“The truth is, critics see everything. They have to; that’s their job. The general public doesn’t have to; that isn’t their job. They can see whatever interests them. What interests them may not be a film that critics liked, however they also don’t have to give their opinion on the film after they’ve watched it to be made available to everyone with internet access. Therefore, we’ll never know if the millions of people who contributed to the film’s box-office take actually liked the movie, we just know they paid for it. However, we do get an idea of how many critics actually saw the film and liked it, because most who saw it had to, or wanted to review it.”
The “audiences vote with their dollar” equation also gives far too much power to audiences themselves. It assumes that national audiences have an equal playing field of choice, that an audience member could have chosen Transformers: Dark of the Moon just as easily as they could’ve chosen Uncle Boonmee Who Can Recall His Past Lives this past weekend. If audiences aren’t aware of the huge variety of options, how can we ever honestly say filmgoing is a thoroughly democratic practice? If certain distributors (i.e., the big studios) have a disproportionate amount of money-backed power in terms of wideness of release and pervasiveness of advertising, the choice of what to see this weekend isn’t much of a choice at all. And in terms of molding audience taste through limited choice at the multiplex, isn’t the need for an international audience to regain costs and the constant appeal that results from many Hollywood films to the lowest, widest, and broadest common denominator as much to blame for the critic/audience disparity as any other factor?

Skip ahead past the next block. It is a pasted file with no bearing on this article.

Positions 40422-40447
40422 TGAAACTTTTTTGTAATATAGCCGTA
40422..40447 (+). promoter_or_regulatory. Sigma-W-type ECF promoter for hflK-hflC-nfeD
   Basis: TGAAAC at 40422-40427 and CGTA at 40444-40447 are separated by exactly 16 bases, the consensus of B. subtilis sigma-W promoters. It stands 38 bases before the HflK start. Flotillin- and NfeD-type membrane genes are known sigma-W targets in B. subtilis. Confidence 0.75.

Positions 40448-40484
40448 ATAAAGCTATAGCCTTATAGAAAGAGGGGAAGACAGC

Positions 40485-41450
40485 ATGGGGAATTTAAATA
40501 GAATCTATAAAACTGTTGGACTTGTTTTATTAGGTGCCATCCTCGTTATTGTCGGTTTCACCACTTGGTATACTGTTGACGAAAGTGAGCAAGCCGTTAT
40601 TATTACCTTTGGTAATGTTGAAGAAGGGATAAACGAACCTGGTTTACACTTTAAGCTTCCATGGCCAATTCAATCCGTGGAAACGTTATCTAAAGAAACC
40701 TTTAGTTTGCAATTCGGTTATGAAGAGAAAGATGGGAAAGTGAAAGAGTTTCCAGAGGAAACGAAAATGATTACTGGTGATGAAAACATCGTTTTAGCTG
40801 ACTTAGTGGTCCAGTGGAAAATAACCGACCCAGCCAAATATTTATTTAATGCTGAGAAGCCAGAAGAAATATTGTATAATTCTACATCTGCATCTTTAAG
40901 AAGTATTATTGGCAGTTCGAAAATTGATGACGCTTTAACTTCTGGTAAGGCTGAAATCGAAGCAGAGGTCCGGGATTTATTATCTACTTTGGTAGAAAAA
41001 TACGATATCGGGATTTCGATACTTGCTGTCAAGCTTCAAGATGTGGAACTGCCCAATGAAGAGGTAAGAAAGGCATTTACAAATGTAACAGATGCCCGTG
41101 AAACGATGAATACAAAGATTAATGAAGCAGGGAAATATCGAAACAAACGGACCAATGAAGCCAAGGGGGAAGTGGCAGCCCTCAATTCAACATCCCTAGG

A recent New York Times article posted a twitter feed of how many people walked out of various Tree of life screenings and how soon. Ostensibly, the tweets are supposed to provide further evidence of the film’s mass alienating of non-Malick-familiar audiences in the aftermath of the Avon Theater’s posting of a rather wordy no-refunds sign. Tree of Life, in my opinion, is a great film. It’s not a film for everybody, but that’s part of what makes it a great film. Malick’s films are an event because they’re unique, they’re one-of-a-kind, they’re incomparable and inimitable. They’re not supposed to make the kind of money that a Michael Bay movie makes. If they did, there would be more movies like it and thus, movies like it would no longer be as special. The most recent Transformers film did exactly the logical extent what Hollywood has done best (or, rather, most) since the advent of the first Star Wars lunchbox, and Tree of Life has done what art cinema does best since it defined itself as a relief from the mainstream.